The first goal was to find "Category One” people—those that had spent more than 15 minutes of face-to-face contact with an infected person. These people were isolated and asked to stay away from family members or from people who they are living with.
It took them about one and a half days to find everyone classified as "Category One". And then it took another two days to test them. It was essential for the company to make this process as quickly as possible. Later they could identify “Category One” people within a couple of hours.
Within 48 hours, after discovering a significant number of positive cases, they decided to shut down operations in Germany. Webasto's headquarters hosts over two thousand people, who then had to start working from home.
What Should Leaders Do When Crisis Disrupts Companies
1. Establish excellent communication with the authorities from all the company's locations.
"It took us a big effort to synchronize what the authorities are doing and what we are doing."
2. Set up an internal communication process. People need information and clear information. If they hear that one of their colleagues is infected, it's vital to give them the right information and let them know that you're taking care of them.
3. Resort to your insurance company and get advantage of medical services such as telemedicine. This way, employees can contact doctors online and avoid face-to-face conversations.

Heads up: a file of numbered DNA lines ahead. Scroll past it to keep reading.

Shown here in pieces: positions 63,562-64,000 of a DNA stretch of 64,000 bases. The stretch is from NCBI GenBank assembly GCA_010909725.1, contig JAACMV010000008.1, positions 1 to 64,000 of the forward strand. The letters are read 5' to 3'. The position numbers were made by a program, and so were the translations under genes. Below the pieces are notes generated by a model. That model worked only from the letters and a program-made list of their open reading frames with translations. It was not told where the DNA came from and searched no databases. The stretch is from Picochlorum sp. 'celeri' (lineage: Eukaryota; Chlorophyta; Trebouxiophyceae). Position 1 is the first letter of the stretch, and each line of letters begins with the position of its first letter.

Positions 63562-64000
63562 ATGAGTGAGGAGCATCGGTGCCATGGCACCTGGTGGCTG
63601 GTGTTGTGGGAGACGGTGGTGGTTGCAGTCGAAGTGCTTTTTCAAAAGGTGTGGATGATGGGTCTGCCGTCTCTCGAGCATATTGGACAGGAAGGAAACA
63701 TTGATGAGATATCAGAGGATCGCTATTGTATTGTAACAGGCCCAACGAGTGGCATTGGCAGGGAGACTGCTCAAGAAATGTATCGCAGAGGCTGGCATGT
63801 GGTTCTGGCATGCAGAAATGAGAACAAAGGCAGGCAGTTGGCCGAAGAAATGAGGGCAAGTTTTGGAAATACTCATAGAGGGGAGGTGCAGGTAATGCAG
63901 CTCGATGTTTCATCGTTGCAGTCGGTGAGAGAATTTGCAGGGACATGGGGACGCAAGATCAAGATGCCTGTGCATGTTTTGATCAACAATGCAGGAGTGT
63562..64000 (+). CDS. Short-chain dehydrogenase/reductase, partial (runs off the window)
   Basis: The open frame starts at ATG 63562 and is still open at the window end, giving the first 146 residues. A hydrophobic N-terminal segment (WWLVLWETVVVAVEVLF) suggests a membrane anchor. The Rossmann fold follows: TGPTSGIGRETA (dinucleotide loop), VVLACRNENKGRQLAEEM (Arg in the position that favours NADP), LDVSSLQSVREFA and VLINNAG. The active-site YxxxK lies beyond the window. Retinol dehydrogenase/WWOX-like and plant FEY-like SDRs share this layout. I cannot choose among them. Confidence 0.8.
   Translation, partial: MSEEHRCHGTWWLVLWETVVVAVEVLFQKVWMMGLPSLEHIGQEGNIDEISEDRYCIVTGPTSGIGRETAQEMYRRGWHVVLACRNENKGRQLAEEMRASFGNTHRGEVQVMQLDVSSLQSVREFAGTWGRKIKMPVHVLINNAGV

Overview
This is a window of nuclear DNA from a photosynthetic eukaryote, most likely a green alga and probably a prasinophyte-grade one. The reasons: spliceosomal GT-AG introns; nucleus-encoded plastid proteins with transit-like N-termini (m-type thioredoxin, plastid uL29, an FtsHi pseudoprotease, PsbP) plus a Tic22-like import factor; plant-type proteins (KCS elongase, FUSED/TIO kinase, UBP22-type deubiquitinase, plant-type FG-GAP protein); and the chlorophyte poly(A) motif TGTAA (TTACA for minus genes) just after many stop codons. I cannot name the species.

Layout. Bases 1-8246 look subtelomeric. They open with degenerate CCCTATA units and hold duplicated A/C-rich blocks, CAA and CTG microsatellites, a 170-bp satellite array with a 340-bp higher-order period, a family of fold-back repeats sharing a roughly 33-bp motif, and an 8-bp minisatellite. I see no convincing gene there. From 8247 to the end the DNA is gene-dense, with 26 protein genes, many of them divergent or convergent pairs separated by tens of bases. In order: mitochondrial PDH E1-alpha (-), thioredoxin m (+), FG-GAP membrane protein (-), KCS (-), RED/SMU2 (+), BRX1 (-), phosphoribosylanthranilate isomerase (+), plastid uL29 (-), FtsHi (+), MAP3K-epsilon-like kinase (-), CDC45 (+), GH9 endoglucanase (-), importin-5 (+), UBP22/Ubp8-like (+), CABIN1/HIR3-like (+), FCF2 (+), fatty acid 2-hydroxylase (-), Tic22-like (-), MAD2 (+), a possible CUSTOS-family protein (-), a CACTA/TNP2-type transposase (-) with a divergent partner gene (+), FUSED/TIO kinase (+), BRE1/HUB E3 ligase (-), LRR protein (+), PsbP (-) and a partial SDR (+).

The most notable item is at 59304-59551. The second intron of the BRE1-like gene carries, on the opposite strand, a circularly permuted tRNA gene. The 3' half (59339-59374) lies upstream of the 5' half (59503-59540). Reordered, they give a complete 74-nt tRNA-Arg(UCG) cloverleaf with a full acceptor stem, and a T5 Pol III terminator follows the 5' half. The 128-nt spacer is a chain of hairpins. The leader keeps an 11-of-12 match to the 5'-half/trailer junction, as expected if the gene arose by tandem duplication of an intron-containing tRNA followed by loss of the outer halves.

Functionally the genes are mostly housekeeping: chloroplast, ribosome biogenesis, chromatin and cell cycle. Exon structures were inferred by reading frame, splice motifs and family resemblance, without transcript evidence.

4. Make sure your people's jobs are secured. For leaders, it's essential to make the right decisions. Their primary focus should be to protect their people and to decide fast.
5. Plan how to bring people back to a safe environment.
6. Create a dedicated team for continuity planning.
Many governments worldwide are starting to build umbrellas to help. For example, in Germany, they launched a State Aid to avoid massive layoffs. "We have a lot of locations where we have zero income and zero sales because we have a lot of production sites that are not in production at the moment. And it's tough to foresee how long this will last," said Arleth.
What Should Leaders Do to Keep Motivation Up?
Be open and transmit people transparent information. Get in touch with employees regularly to make sure they get the message firsthand. "We got a lot of very positive feedback from our people. I think this is at the moment, the best thing we can do to make sure that our voice is arriving to the people and ensuring that it's rightly understood."